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U.S. Secretary of State Hillary Clinton shakes the hand of the President of the Democratic Republic of Congo Joseph Kabila during her visit to Goma -- August 11, 2009

TEXT OF STORY

Kai Ryssdal: Secretary of State Hillary Clinton was in the Democratic Republic of Congo this morning. The Congo is one of the world's richest countries, if you measure by natural resources. Yet for all the abundance it's plagued by war, poverty and public corruption. The secretary's promising the U.S. will send a team of experts to help improve economic and fiscal management there. Marketplace's Dan Grech reports.


DAN GRECH: Precious metals practically burst through the soil in the Congo. Diamonds and gold, bauxite and zinc, copper and cobalt, and 80 percent of the world's coltan, which is used in laptops and cellphones.

DAVE PETERSON: The country has got this super abundance of natural resources, and yet the people are among the poorest in the world.

That's Dave Peterson, head of the Africa Program at the National Endowment for Democracy. The team of legal and financial experts Secretary Clinton has promised will work with the government to root out corruption and improve fiscal management.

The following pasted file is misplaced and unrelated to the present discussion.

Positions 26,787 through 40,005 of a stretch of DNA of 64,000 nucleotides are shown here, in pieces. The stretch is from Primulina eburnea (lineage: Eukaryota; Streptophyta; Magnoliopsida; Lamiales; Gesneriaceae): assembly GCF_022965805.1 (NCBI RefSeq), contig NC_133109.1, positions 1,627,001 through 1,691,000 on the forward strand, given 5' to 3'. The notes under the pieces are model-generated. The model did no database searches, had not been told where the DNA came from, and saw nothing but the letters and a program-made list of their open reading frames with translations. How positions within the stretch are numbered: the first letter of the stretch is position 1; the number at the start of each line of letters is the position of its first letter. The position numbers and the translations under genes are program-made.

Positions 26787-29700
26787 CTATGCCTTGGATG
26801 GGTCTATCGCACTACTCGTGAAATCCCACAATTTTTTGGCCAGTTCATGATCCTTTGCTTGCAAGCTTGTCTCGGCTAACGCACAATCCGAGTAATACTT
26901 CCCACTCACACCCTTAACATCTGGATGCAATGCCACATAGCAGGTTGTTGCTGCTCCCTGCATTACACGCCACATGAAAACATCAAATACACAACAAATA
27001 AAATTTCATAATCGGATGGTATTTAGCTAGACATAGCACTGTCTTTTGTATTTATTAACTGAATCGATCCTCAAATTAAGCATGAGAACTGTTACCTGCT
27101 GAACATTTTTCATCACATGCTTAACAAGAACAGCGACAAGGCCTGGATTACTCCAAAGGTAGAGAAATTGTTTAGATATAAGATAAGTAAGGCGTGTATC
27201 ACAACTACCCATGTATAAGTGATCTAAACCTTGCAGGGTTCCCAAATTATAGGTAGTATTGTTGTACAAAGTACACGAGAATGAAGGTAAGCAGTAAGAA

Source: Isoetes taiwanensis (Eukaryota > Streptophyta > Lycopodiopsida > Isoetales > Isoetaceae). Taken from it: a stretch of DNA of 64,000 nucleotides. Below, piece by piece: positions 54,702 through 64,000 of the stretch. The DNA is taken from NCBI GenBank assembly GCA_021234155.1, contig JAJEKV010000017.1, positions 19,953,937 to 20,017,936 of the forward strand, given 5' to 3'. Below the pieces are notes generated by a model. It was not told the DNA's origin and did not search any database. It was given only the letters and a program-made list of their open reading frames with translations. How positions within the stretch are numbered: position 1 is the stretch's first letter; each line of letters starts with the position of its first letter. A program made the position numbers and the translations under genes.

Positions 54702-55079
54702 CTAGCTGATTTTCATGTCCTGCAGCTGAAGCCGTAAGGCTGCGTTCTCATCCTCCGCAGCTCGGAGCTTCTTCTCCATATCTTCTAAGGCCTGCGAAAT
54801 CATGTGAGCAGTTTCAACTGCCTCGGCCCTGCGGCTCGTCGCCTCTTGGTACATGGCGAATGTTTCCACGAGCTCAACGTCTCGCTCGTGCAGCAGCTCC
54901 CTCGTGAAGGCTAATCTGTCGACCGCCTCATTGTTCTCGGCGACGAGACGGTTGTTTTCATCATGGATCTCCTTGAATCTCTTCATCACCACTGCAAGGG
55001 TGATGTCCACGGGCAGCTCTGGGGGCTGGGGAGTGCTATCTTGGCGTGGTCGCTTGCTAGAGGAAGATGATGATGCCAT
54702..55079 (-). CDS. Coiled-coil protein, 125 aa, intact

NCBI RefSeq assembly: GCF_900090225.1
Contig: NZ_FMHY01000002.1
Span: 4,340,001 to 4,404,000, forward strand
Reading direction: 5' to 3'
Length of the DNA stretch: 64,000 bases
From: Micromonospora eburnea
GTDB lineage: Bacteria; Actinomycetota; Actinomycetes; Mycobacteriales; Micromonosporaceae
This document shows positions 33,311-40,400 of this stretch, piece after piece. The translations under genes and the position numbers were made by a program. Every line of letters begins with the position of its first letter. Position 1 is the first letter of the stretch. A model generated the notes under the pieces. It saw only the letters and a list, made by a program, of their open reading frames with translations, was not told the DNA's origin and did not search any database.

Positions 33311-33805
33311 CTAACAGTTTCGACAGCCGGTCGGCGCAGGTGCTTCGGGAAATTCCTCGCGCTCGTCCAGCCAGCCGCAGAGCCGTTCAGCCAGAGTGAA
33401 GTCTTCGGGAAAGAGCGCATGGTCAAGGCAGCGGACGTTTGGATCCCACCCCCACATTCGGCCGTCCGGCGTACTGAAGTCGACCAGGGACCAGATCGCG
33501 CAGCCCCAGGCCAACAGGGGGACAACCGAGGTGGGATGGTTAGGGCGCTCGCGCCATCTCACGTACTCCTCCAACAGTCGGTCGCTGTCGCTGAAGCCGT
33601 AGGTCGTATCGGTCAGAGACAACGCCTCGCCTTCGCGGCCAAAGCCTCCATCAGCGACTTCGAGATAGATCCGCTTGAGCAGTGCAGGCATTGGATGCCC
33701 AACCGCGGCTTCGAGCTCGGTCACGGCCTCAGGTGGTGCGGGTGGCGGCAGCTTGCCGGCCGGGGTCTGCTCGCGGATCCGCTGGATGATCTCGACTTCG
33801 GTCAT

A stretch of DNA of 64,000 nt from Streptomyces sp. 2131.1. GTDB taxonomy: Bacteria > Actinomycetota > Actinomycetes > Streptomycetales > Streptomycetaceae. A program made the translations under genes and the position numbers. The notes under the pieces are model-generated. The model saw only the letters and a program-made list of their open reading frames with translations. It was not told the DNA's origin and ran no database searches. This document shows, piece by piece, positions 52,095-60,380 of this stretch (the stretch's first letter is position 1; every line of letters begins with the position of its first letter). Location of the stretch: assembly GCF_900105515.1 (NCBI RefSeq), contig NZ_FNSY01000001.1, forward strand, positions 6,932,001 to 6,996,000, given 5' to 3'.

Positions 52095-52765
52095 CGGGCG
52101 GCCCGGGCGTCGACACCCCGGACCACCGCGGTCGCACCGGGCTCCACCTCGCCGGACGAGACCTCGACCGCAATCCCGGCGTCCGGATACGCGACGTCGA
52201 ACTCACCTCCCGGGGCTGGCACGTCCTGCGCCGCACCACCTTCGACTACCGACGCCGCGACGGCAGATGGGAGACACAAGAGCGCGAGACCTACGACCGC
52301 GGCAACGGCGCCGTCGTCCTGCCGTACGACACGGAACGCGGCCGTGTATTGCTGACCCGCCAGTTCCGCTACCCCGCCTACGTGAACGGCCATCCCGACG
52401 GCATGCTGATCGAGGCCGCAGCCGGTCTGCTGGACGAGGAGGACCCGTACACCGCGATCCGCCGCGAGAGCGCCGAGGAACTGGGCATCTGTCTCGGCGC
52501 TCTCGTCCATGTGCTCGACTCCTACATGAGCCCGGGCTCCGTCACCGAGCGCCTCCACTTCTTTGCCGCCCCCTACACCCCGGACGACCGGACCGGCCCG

John Prendergast is co-founder of the Enough Project at the Center for American Progress.

JOHN PRENDERGAST: The commitment that the United States would like to make is to help the Congolese authorities get some control over the extraordinary riches and wealth that continues to evaporate, or evade the state treasury.

Experts say for Secretary Clinton's plan to work, it will need buy-in from Congo's government and some solution to Congo's bloody war with rebels in the east.

Osita Afoaku is a professor of public policy at Indiana University Bloomington.

OSITA AFOAKU: You have to end the war. Because political and military leaders use the war as a pretext for stealing resources that belong to the public.

Clinton said the U.S. was committed to military cooperation and to bringing Congo's war to an end. She offered millions of dollars to help prevent rape, a common crime in the fighting, and to professionalize Congo's army.

I'm Dan Grech for Marketplace.

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